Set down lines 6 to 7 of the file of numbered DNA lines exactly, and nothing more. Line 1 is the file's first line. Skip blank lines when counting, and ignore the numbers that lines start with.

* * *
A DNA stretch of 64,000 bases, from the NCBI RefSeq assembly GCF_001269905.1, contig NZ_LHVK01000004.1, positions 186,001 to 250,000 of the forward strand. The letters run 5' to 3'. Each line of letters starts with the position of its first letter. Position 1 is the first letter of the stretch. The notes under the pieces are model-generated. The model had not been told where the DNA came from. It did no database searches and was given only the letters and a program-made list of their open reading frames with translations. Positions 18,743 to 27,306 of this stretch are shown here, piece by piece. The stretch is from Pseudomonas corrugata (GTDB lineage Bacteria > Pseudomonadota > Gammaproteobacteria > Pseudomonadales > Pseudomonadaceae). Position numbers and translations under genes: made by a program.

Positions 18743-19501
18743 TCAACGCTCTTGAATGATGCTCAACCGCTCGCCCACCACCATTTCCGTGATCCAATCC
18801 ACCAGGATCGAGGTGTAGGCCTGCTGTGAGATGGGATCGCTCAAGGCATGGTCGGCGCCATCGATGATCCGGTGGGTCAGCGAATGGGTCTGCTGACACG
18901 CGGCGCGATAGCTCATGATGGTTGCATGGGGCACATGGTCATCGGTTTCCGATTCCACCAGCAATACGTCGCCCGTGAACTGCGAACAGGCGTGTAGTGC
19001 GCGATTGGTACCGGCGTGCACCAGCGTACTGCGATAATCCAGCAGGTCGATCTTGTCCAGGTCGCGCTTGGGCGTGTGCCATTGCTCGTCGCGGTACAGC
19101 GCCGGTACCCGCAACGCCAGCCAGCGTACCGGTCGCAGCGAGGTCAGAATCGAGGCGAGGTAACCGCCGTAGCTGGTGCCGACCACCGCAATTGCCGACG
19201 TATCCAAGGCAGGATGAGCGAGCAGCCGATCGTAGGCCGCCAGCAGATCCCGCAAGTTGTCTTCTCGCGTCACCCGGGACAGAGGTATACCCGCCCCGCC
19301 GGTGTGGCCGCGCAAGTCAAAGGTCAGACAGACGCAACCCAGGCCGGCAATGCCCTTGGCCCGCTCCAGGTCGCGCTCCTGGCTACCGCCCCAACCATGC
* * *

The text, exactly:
19001 GCGATTGGTACCGGCGTGCACCAGCGTACTGCGATAATCCAGCAGGTCGATCTTGTCCAGGTCGCGCTTGGGCGTGTGCCATTGCTCGTCGCGGTACAGC
19101 GCCGGTACCCGCAACGCCAGCCAGCGTACCGGTCGCAGCGAGGTCAGAATCGAGGCGAGGTAACCGCCGTAGCTGGTGCCGACCACCGCAATTGCCGACG